Monday, June 29, 2009

Repurposing buildings to a higher end: a shade-free vegetable garden!

Rooftop FarmNow THIS is enough to make you hum "New York, New York" . . . Image by mkebbe via Flickr

Great stuff here.
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Why Waxman-Markey Should Die

Instrumental temperature record of the last 15...Image via Wikipedia


Rep. Dennis Kucinich - I oppose H.R. 2454, the American Clean Energy and Security Act of 2009. The reason is simple. It won't address the problem. In fact, it might make the problem worse.

It sets targets that are too weak, especially in the short term, and sets about meeting those targets through Enron-style accounting methods. It gives new life to one of the primary sources of the problem that should be on its way out - coal - by giving it record subsidies. And it is rounded out with massive corporate giveaways at taxpayer expense. There is $60 billion for a single technology which may or may not work, but which enables coal power plants to keep warming the planet at least another 20 years.

Worse, the bill locks us into a framework that will fail. Science tells us that immediately is not soon enough to begin repairing the planet. Waiting another decade or more will virtually guarantee catastrophic levels of warming. But the bill does not require any greenhouse gas reductions beyond current levels until 2030.

There are several aspects of the bill that are problematic.

1. Overall targets are too weak. The bill is predicated on a target atmospheric concentration of 450 parts per million, a target that is arguably justified in the latest report from the Intergovernmental Panel on Climate Change, but which is already out of date. Recent science suggests 350 parts per million is necessary to help us avoid the worst effects of global warming.

2. The offsets undercut the emission reductions. Offsets allow polluters to keep polluting; they are rife with fraudulent claims of emissions reduction; they create environmental, social, and economic unintended adverse consequences; and they codify and endorse the idea that polluters do not have to make sacrifices to solve the problem.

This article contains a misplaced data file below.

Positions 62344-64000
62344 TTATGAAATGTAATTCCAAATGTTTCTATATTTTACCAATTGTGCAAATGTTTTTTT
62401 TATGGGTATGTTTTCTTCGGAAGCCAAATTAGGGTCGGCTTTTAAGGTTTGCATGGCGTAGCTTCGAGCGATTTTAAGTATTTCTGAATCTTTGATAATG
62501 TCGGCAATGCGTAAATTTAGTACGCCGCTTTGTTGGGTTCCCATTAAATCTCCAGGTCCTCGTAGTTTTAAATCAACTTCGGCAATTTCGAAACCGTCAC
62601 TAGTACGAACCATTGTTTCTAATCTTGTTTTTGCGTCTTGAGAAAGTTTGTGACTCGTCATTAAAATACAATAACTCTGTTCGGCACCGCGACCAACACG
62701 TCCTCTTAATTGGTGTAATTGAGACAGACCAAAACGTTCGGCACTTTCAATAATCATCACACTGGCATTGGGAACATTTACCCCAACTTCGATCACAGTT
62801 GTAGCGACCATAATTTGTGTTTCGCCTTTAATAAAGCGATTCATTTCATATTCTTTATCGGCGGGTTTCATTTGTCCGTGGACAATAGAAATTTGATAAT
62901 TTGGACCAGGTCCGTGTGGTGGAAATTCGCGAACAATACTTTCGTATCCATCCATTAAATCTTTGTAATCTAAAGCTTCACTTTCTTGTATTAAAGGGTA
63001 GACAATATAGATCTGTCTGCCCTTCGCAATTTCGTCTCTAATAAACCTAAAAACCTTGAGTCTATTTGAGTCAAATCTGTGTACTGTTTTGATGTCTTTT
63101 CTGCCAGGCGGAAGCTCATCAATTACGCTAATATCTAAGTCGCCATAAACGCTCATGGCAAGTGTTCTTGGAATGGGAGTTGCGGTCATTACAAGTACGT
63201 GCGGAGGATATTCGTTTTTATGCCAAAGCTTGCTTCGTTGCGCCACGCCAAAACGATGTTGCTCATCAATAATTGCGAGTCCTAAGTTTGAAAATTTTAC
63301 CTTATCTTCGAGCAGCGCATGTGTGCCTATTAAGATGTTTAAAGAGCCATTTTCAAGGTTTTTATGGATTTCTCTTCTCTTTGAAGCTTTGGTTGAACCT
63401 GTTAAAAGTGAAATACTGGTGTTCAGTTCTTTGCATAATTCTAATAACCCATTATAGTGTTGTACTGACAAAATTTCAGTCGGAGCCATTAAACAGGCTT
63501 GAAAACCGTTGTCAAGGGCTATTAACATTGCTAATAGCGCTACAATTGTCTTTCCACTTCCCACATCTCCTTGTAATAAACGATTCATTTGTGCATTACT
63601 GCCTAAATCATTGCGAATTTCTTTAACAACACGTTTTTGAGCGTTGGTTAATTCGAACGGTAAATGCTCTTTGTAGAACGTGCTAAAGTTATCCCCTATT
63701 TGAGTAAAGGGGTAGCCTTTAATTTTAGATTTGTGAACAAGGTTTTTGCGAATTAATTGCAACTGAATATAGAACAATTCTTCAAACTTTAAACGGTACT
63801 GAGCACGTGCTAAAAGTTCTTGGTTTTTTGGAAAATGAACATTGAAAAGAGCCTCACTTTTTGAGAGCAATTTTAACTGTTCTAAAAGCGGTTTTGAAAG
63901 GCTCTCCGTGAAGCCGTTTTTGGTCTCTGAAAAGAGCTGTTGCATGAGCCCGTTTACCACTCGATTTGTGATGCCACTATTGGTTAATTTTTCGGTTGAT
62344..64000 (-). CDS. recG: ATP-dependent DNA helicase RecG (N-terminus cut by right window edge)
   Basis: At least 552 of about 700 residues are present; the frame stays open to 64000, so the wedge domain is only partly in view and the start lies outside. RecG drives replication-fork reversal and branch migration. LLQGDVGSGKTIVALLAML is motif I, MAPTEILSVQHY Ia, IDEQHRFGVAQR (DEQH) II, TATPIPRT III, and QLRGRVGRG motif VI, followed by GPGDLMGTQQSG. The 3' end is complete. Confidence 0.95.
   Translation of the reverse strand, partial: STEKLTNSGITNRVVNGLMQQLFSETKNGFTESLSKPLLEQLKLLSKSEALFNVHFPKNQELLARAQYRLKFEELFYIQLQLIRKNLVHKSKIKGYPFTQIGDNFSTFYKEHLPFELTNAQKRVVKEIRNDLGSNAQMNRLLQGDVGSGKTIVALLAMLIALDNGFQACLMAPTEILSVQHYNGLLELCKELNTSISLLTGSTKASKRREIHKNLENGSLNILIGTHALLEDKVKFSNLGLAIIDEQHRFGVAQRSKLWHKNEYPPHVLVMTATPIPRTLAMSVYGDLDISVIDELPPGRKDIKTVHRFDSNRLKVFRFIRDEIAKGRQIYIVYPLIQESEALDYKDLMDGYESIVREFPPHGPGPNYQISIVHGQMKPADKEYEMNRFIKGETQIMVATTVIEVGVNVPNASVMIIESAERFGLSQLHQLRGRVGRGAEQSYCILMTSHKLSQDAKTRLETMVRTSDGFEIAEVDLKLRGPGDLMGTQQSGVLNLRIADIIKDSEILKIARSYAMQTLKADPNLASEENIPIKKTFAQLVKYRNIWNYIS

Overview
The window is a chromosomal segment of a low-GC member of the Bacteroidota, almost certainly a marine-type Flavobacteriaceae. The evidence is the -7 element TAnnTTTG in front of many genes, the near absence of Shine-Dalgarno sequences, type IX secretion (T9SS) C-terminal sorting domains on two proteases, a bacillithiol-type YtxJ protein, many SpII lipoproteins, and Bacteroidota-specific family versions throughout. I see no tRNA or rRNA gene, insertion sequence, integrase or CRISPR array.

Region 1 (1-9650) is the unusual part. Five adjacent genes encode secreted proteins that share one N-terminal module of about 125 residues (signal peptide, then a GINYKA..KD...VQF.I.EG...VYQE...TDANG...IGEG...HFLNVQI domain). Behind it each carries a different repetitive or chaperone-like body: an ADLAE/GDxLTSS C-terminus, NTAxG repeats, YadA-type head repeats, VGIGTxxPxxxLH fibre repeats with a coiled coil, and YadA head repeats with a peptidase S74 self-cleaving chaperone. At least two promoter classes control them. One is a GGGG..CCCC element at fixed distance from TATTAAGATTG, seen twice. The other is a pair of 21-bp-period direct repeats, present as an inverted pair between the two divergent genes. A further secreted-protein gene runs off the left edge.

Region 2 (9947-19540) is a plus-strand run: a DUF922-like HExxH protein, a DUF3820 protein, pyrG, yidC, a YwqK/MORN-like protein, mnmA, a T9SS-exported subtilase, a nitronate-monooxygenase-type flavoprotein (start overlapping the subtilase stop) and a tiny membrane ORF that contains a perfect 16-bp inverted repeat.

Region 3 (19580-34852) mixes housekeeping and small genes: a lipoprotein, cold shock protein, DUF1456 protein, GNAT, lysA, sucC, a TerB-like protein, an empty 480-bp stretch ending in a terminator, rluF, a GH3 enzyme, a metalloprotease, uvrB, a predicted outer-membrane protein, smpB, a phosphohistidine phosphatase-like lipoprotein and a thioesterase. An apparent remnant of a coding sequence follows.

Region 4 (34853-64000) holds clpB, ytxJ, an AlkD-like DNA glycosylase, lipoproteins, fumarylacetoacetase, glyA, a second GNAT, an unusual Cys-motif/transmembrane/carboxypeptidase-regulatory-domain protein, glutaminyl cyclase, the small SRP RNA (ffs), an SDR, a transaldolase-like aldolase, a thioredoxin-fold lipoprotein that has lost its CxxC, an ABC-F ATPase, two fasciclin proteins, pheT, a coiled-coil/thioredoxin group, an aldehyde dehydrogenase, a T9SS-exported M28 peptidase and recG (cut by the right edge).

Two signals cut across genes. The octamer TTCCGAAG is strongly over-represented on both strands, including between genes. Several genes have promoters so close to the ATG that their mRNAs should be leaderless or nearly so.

3. It kicks the can down the road. By requiring the bulk of the emissions to be carried out in the long term and requiring few reductions in the short term, we are not only failing to take the action when it is needed to address rapid global warming, but we are assuming the long term targets will remain intact.

4. EPA's authority to help reduce greenhouse gas emissions in the short- to medium-term is rescinded. It is our best defense against a new generation of coal power plants. There is no room for coal as a major energy source in a future with a stable climate.

5. Nuclear power is given a lifeline instead of phasing it out. Nuclear power is far more expensive, has major safety issues including a near release in my own home state in 2002, and there is still no resolution to the waste problem. A recent study by Dr. Mark Cooper showed that it would cost $1.9 trillion to $4.1 trillion more over the life of 100 new nuclear reactors than to generate the same amount of electricity from energy efficiency and renewables.

6. Dirty coal is given a lifeline instead of phasing it out. Coal-based energy destroys entire mountains, kills and injures workers at higher rates than most other occupations, decimates ecologically sensitive wetlands and streams, creates ponds of ash that are so toxic the Department of Homeland Security will not disclose their locations for fear of their potential to become a terrorist weapon, and fouls the air and water with sulfur oxides, nitrogen oxides, particulates, mercury, polycyclic aromatic hydrocarbons, and thousands of other toxic compounds that cause asthma, birth defects, learning disabilities, and pulmonary and cardiac problems for starters. In contrast, several times more jobs are yielded by renewable energy investments than comparable coal investments.

7. The $60 billion allocated for carbon capture and sequestration is triple the amount of money for basic research and development in the bill. We should be pressuring China, India and Russia to slow and stop their power plants now instead of enabling their perpetuation. We cannot create that pressure while spending unprecedented amounts on a single technology that may or may not work. . .

8. Carbon markets can and will be manipulated using the same Wall Street sleights of hand that brought us the financial crisis.